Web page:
#175-176 Fall/Winter 2013-14 — Jobs

Building Bridges, Building Muscle, Building Momentum

Two cities show how community-based organizations and labor can overcome their historical divide to work together.

Photo courtesy of Community Labor United

SEIU 615, carpenters, painters, and Community Labor United director Darlene Lombos on the bullhorn at a 2012 campaign to pressure the Marriott Copley hotel to hire properly paid and trained workers for a renovation job.

Community, Labor, and Local Government

Atlanta’s community and labor activists are also collaborating with local government and other citywide institutions. At about the same time that the Green Justice Coalition was forming in Boston, Scott began to investigate how Atlanta might tap into the green economy to expand access to quality jobs. The work of the Emerald Cities Collaborative (ECC) came to her attention. The ECC is a multisector initiative developed in 2008 by J. Phillip Thompson, a professor of urban studies at the Massachusetts Institute of Technology; Gerry Hudson, executive vice president of SEIU; and Joel Rogers, director of the nonprofit Center on Wisconsin Strategy, with support from national foundations and capacity building intermediaries. Local partnerships in 10 pilot cities bring together local government departments, business leaders, large nonprofit institutions, labor unions, and community-based organizations to advance ECC’s three-pronged mission of promoting environmental sustainability and community economic development while strengthening democracy.

ECC’s first initiative leverages the U.S. Department of Energy’s Better Buildings Challenge to support energy retrofit projects that promise to generate a pipeline of high wage jobs with good benefits and career building opportunities for workers who are often excluded from the trades.

Scott convened key actors in Atlanta to launch the Atlanta Emerald Cities Collaborative, the only such collaborative in the southeast. Today, Emerald Cities Atlanta (ECA) operates as a separate organization. Members of its local council include labor unions, the Urban League, the City’s Office of Sustainable Development, and partners from local businesses and universities in addition to Stand-Up.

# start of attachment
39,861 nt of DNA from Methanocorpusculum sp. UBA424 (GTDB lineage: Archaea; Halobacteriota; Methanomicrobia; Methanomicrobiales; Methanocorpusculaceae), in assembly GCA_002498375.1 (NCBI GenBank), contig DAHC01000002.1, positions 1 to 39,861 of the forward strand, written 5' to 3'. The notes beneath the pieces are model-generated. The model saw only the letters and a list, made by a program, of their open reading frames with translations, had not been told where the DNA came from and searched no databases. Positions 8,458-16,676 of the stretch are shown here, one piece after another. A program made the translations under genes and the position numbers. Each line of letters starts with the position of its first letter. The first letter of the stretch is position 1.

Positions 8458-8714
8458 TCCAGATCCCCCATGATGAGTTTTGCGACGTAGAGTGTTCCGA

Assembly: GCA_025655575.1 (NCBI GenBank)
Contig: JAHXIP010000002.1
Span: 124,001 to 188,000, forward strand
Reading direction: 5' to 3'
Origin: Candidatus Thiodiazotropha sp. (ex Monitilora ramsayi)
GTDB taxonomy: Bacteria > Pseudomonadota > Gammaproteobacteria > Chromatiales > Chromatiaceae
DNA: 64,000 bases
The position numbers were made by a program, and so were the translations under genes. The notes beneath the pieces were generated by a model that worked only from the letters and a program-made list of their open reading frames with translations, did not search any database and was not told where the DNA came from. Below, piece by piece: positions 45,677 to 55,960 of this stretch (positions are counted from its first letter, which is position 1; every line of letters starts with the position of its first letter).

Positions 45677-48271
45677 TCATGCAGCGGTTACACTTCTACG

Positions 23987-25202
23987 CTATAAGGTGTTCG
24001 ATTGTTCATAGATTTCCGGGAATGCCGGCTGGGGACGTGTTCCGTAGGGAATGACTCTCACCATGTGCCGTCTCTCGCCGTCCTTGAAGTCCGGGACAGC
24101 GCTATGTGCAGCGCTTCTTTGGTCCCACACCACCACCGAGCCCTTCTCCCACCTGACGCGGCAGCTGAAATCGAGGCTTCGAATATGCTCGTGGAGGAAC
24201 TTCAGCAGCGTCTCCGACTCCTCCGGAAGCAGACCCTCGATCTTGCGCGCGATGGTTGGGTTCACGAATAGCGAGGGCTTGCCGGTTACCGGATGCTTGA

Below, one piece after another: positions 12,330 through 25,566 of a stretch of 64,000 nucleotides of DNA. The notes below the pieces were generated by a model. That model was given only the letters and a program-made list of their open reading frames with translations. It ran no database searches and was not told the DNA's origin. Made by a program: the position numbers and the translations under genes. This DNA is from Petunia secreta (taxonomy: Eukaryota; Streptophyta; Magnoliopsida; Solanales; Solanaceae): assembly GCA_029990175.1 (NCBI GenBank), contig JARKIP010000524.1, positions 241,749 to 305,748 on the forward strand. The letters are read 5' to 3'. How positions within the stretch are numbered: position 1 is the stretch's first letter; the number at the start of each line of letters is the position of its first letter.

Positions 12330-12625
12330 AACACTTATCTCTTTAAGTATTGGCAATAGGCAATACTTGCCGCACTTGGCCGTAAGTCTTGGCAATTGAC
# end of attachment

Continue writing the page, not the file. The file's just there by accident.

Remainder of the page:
Under the leadership of interim director Garry Harris, ECA has begun to conduct energy assessments and audits. One project targets the buildings that constitute the 3 million square feet of office and retail space in downtown Atlanta’s Peachtree Center Complex. This summer, ECA launched a partnership with Georgia Piedmont Technical College to retrofit campus buildings while engaging students and faculty in the energy audit initiatives. Planning for more large-scale retrofit projects is underway.

To facilitate project implementation, ECA has appointed a “labor champion” who communicates and coordinates with all of the trade unions to ensure that labor’s interests are included in project planning and that workers with the appropriate skills perform the work according to the energy efficiency and “high road” labor standards.

Building Momentum and Scaling Up

CLU and Stand-Up are pursuing ambitious plans to build on these achievements. CLU is exploring two innovative statewide initiatives that aim to transform the regulatory and financial institutions that govern employers’ interactions with workers and their communities. With support from the National Employment Law Project, the Center for Popular Democracy, and Greater Boston Legal Services, CLU is convening several labor unions, worker centers, and other grassroots organizations to enact legislation that prevents subcontractors from evading minimum wage and other worker protections. CLU and its partners are also investigating the possibility of establishing a Massachusetts Community Infrastructure Bank to introduce financing mechanisms for energy efficiency, transit, and “new economy” projects.

Stand-Up’s Policy Institute for Civic Leadership is investing in a new cadre of civic entrepreneurs. Their eight-session intensive courses offer Atlanta’s established leaders a chance to learn from experts in economic development, analysts of city hall politics, and scholars of race, class, and power dynamics. Teams of labor and community leaders work together to germinate projects they can pursue after graduation.

Stand-Up is also in the process of establishing Build-Up, a nonprofit construction and development company that will hire women and men of color for short-term landscaping, graffiti removal, and other neighborhood improvement jobs that require fewer initial skills than the Trade-Up pre-apprenticeship program.

The bridges that CLU, Stand-Up, and the ECA are building between workers and communities have promise for the rest of the country. Better jobs and stronger communities need not be seen as separate any longer.